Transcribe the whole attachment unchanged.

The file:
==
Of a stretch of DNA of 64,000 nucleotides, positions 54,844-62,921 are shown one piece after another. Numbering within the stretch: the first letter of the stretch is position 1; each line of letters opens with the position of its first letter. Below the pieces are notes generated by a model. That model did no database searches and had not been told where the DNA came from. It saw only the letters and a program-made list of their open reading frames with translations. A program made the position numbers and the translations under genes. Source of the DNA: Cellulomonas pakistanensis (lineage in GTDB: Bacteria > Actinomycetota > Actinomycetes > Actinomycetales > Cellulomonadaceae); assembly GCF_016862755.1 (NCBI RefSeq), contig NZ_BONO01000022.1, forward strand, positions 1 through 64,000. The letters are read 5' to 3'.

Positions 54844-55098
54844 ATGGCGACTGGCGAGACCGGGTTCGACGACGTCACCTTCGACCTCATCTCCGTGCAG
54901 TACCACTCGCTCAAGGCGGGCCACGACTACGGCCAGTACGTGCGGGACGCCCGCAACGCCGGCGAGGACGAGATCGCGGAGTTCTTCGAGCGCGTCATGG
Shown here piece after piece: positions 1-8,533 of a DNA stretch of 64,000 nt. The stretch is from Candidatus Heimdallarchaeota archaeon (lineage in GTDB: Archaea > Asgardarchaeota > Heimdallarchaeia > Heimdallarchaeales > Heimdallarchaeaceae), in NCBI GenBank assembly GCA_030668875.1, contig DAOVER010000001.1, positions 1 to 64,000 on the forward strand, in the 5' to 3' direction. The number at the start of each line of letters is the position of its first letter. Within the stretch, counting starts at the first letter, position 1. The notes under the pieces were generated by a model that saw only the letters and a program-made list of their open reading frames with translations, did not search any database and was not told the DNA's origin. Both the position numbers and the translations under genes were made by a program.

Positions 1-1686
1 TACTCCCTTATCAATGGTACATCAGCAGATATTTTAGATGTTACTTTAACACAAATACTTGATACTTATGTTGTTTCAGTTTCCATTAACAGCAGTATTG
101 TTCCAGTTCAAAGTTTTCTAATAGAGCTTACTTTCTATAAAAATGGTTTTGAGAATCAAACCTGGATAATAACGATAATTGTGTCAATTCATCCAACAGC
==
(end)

Of a stretch of DNA of 64,000 nucleotides, positions 54,844-62,921 are shown one piece after another. Numbering within the stretch: the first letter of the stretch is position 1; each line of letters opens with the position of its first letter. Below the pieces are notes generated by a model. That model did no database searches and had not been told where the DNA came from. It saw only the letters and a program-made list of their open reading frames with translations. A program made the position numbers and the translations under genes. Source of the DNA: Cellulomonas pakistanensis (lineage in GTDB: Bacteria > Actinomycetota > Actinomycetes > Actinomycetales > Cellulomonadaceae); assembly GCF_016862755.1 (NCBI RefSeq), contig NZ_BONO01000022.1, forward strand, positions 1 through 64,000. The letters are read 5' to 3'.

Positions 54844-55098
54844 ATGGCGACTGGCGAGACCGGGTTCGACGACGTCACCTTCGACCTCATCTCCGTGCAG
54901 TACCACTCGCTCAAGGCGGGCCACGACTACGGCCAGTACGTGCGGGACGCCCGCAACGCCGGCGAGGACGAGATCGCGGAGTTCTTCGAGCGCGTCATGG
Shown here piece after piece: positions 1-8,533 of a DNA stretch of 64,000 nt. The stretch is from Candidatus Heimdallarchaeota archaeon (lineage in GTDB: Archaea > Asgardarchaeota > Heimdallarchaeia > Heimdallarchaeales > Heimdallarchaeaceae), in NCBI GenBank assembly GCA_030668875.1, contig DAOVER010000001.1, positions 1 to 64,000 on the forward strand, in the 5' to 3' direction. The number at the start of each line of letters is the position of its first letter. Within the stretch, counting starts at the first letter, position 1. The notes under the pieces were generated by a model that saw only the letters and a program-made list of their open reading frames with translations, did not search any database and was not told the DNA's origin. Both the position numbers and the translations under genes were made by a program.

Positions 1-1686
1 TACTCCCTTATCAATGGTACATCAGCAGATATTTTAGATGTTACTTTAACACAAATACTTGATACTTATGTTGTTTCAGTTTCCATTAACAGCAGTATTG
101 TTCCAGTTCAAAGTTTTCTAATAGAGCTTACTTTCTATAAAAATGGTTTTGAGAATCAAACCTGGATAATAACGATAATTGTGTCAATTCATCCAACAGC